For those who think they have to stop swinging because it’s winter, think again. The Oakville Indoor Golf Centre permits enthusiasts to play at 60 of the best golf courses in the world using the golf industry’s best Simulator technology. So don’t fret: it’s always “tee time” in Oakville.
Once golf season does begin, there are numerous courses that make the sport more or less synonymous with the town. Among them is the Deerfield Golf Club, a semi-private facility that is open to members and day-guests. In North/West Oakville you will find the Whet Golf Club, an 18-hole public course set on 132 acres. Named after the Saw-Whet owl, it offers a round of golf for an affordable $45 on weekdays and $55 on weekends.
Oakville Executive Golf offers two public courses overlooking Sixteen Mile Creek and valley: the 9-hole Angle’s View course and the 18-hole Mystic Ridge Course. Like the Saw-Whet Club, these two courses make golf easy on the pocketbook.
This year marks the return of the 2015 edition of the RBC Canadian Open at the town’s world-renowned Glen Abbey Golf Course between July 20 and 27 The club will be hosting the most prestigious event in Canada’s golf calendar for an unprecedented 27th time, proof positive that Oakville is one of Canada’s golf capitals. Home to Golf Canada and the Canadian Golf Museum and Hall of Fame, Glen Abbey is arguably the most famous golf course in town.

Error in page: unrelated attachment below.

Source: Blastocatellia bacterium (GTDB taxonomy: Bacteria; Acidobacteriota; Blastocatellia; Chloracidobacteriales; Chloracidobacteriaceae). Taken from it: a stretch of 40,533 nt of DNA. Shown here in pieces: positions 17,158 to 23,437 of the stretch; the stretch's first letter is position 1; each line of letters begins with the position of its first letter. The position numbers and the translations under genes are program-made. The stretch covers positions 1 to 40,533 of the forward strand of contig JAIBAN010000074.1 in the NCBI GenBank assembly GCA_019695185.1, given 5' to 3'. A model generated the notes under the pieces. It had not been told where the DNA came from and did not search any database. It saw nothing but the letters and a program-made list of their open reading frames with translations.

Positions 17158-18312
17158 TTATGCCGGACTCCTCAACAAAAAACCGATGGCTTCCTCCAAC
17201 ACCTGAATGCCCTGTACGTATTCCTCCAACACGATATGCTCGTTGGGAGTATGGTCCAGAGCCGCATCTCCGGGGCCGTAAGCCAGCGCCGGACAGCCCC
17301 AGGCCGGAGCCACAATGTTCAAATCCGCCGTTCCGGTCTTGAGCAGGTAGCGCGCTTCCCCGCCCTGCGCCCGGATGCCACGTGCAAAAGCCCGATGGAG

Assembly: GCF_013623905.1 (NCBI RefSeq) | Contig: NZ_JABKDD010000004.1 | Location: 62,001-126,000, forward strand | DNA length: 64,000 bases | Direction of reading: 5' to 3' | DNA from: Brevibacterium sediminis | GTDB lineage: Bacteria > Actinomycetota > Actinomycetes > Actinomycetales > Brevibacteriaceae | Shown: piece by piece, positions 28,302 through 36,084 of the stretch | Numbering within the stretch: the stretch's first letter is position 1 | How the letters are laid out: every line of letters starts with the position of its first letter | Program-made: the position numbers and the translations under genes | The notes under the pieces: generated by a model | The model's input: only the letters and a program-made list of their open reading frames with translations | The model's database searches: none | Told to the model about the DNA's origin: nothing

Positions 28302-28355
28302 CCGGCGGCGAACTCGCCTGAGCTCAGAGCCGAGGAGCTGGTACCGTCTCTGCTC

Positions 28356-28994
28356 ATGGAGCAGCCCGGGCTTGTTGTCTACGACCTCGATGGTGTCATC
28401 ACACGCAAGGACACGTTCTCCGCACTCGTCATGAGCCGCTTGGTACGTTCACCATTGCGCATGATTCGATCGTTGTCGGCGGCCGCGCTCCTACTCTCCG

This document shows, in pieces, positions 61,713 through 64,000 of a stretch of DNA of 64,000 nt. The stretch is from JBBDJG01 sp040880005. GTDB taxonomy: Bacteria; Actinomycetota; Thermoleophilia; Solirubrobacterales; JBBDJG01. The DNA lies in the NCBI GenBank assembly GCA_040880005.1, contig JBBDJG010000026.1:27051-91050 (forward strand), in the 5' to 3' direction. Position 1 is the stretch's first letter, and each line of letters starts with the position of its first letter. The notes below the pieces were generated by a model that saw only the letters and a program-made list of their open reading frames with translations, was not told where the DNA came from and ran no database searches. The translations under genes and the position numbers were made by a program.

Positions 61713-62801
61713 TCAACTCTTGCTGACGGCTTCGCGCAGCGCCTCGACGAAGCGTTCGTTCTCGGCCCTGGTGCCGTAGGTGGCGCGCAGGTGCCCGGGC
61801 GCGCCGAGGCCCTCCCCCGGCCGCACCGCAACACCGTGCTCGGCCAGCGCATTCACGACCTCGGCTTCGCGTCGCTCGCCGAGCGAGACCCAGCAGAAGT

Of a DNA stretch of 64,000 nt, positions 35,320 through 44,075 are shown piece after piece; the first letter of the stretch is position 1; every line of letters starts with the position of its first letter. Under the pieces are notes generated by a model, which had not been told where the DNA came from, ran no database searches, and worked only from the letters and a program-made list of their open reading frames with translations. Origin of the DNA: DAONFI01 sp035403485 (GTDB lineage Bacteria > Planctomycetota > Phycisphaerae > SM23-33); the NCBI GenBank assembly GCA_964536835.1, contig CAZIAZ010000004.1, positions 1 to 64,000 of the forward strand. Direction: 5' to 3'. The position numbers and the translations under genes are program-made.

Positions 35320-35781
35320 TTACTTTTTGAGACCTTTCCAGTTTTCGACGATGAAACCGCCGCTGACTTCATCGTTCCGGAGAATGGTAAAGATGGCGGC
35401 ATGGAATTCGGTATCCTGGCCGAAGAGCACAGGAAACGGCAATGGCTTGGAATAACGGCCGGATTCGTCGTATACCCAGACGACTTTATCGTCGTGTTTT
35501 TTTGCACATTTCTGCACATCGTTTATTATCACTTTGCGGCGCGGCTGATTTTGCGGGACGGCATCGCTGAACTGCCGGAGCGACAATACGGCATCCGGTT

Designed by the legendary Jack Nicklaus, Glen Abbey is now owned by ClubLink so Oakvillians can enjoy this spectacular sporting attraction as either a member or a day guest. Glen Abbey has witnessed a lot of golf history but among the most singular moments was the time Tiger Woods hit the “shot of the year” from a fairway bunker on the 72nd hole of the Canadian Open to win the 2000 tournament by a single stroke.
Founded over 30 years ago, Glen Abbey is by no means the oldest links in town. That distinction belongs to the Oakville Golf Club, which was founded in 1921. Set on 328 acres, the club owes its existence to the fact that one of its founders, Ban Taylor, contracted rheumatic and could not play more tennis. Taylor and a couple of pals decided golf would be a less vigorous alterative except there was no course in town, so they created one.